Tresor Resident Marcelus Delivers a Pulsing Debut Album, 'Vibrations'
The label celebrates 25 years with the collection of premium techno.
Courtesy of Tresor
Over the past 25 years, Tresor has become one of Germany's greatest techno institutions, but when it comes to techno, there are no international boundaries. So to celebrate the organization's 25th anniversary, and the border-crossing spirit of the genre, they're releasing the debut album from one of their club's foreign-born residents, the French DJ Marcelus.
On Friday, the producer born Cédric Bros will be releasing the pulsing and insistent Vibrations, a stunning collection of tremorous tracks that embraces both the genres more austere and more playful sides. He's streaming the album below right now, alongside a Q&A about his history between scenes and his longterm relationship with Tresor. Dig in right here.
THUMP: Do you recall when you first became aware of Tresor, as a club or as a label?
Marcelus: I discovered the label first. I spent awhile looking for an unknown track I heard once in a mix. That track turned out to be "Instant" by Joey Beltram. When I finally found out what it was, that was the first time I saw the Tresor logo. Later on, I learned there was a club in Berlin called Tresor too.
Is it by design that your first album is coming out during the label's 25th anniversary? Or just a happy coincidence?
No, there's no coincidence. Of course we discussed it with Paulo, the label manager. We thought it would be a good opportunity to make something bigger this time, plus I was going to turn 30 myself, so it really sounded like a turning point in my mind. So the idea came up like that.
How does the Berlin techno scene compare to the Parisian one you grew up in?
For me, Berlin is the techno capital. For artists in general, it's a very nice place to be because it's cheaper to live there, you have space, and it's right in the middle of Europe. This way it's much easier to develop your own thing.
The scene is big and strong there, and has been for quite some time. You have lots of great parties and you have this relaxed vibe in the city which is quite unique. Perhaps you can find the same type of feeling in Amsterdam, but in general it's not really prevalent for big cities like that.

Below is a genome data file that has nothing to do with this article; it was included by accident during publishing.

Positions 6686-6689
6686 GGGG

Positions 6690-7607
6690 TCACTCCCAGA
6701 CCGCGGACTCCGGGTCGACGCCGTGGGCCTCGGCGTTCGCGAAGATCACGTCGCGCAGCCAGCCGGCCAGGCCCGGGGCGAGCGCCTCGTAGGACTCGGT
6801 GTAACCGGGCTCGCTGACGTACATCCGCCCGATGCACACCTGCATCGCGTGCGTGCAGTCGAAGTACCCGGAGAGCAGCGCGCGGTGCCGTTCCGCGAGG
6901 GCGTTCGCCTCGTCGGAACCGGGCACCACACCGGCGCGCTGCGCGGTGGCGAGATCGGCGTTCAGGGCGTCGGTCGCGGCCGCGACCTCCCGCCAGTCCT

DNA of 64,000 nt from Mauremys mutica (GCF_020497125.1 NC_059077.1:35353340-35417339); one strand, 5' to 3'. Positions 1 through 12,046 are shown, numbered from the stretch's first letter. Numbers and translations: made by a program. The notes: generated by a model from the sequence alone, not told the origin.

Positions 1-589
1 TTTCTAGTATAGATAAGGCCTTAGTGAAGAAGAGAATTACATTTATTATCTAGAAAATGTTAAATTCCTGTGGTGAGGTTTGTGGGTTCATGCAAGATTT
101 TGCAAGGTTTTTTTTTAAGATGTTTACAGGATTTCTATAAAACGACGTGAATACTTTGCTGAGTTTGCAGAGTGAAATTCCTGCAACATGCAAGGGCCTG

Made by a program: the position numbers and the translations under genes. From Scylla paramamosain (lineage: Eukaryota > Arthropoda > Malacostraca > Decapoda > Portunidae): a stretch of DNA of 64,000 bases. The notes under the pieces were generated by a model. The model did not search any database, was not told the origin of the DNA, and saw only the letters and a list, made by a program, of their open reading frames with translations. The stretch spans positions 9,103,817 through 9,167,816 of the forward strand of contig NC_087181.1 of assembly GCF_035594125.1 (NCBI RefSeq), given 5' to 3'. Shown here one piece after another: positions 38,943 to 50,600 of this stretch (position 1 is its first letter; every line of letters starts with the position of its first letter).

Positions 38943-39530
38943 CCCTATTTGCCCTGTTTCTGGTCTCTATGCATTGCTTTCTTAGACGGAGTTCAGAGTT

There is a strong relationship with electronic music in Germany, with Krautrock that inspired many Detroit Techno pioneers. You had the fall of The Wall too, obviously. It made new spaces available for experimentations and discoveries, which was the perfect match with Techno music. I believe it's deeply cultural there and they are really proud about it.
About Paris, when I grew up the scene was normal, I think. Nowadays, it's much bigger and it's really cool for sure. It's really happening all over France. Lyon is big too. I've played so many cities here and I believe it has never been this massive.
It's just that it takes more time in France for music to really touch people. In terms of music culture, here we have always been more into French songs, rock or disco than electronic music, even if we did some of course. Maybe we are more conservative about it. Anyway, when people finally get it, they get it very well and party hard.
How did you try to make your album stand out against the almost 300 other releases in the Tresor catalog?
I never thought about that. i don't have this approach at all, I just did my thing and that's it.
You've also contributed to Marcel Dettmann's MDR label. Are you ever tempted to go play up the street at Berghain?
Actually, I've already played Berghain once. It's a very nice club. Some friends came down it was great. Alex, a night manager from Tresor, was there and he was coming and asking me if I needed anything, bringing me drinks and so on, so actually it felt like home.